02-27-2010, 05:12 PM
  #14
Green Broke
How fast were you driving? I know speed can be a factor in addition to bad tires- axle issues and some of the others mentioned.
     
    02-27-2010, 05:21 PM
  #15
Green Broke
My point was depending on which engine and such her truck is it may be maxed at capacity with an empty trailer. So put a horse or 2 in it and it will be way over. That truck is not very big at all it is like a sport truck not a full size pick up. Not sure where she came up with it being rated to pull 10K. That is what my Duramax 2500HD is rated at
     
    02-27-2010, 05:55 PM
  #16
Foal
There is very probably nothing wrong with your trailer, so don't get upset with the seller just yet. There are a few things I would like to add/emphasize to/about the info in this topic (I have been towing all sorts of things with all sorts of vehicles for many years and try to be very familiar with what can go wrong):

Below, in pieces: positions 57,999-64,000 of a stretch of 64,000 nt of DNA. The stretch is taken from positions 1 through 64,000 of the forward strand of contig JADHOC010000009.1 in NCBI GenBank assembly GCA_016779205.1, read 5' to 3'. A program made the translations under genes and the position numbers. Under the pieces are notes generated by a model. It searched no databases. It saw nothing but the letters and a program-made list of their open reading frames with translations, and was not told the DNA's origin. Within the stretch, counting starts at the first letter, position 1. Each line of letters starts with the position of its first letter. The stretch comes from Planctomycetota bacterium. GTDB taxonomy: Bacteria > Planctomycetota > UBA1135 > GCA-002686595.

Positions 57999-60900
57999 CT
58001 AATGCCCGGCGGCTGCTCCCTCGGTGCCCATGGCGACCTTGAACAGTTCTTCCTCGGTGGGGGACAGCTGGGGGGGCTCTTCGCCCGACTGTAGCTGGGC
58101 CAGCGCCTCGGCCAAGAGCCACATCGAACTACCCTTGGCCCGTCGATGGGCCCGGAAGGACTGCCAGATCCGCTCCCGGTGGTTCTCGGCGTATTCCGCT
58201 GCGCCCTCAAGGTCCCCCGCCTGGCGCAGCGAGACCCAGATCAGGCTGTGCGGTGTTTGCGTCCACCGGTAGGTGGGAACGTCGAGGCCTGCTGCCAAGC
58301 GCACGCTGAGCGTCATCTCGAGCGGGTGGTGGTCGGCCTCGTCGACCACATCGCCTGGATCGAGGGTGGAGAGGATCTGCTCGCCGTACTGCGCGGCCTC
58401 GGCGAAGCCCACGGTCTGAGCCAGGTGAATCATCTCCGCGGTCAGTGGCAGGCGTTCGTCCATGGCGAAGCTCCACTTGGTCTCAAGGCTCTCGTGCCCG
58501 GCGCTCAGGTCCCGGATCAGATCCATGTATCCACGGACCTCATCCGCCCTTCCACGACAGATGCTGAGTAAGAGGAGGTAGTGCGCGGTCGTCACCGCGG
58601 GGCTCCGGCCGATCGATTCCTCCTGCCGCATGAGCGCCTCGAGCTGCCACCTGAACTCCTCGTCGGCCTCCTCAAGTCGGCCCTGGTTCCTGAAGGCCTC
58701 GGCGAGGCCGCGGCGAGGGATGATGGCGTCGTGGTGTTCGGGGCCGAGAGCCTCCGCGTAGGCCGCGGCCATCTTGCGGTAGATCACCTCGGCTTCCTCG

1) Fishtailing does not come from towing capacity of your vehicle, but rather wheelbase/tongue load/tongue length. A short, light vehicle towing a longer, heavier trailer is a recipe for problems, and as several folks have said here, you need the proper tongue weight on the hitch. If your hitch was "popping" ("bang" sound and jerk) when you start off from a stop, your tongue weight is probably too light (hitch popping up off the ball and jerking back onto it when you move). You will also have issues if the distance from the end of the trailer tongue to the trailer axles is too short. This can also cause fishtailing.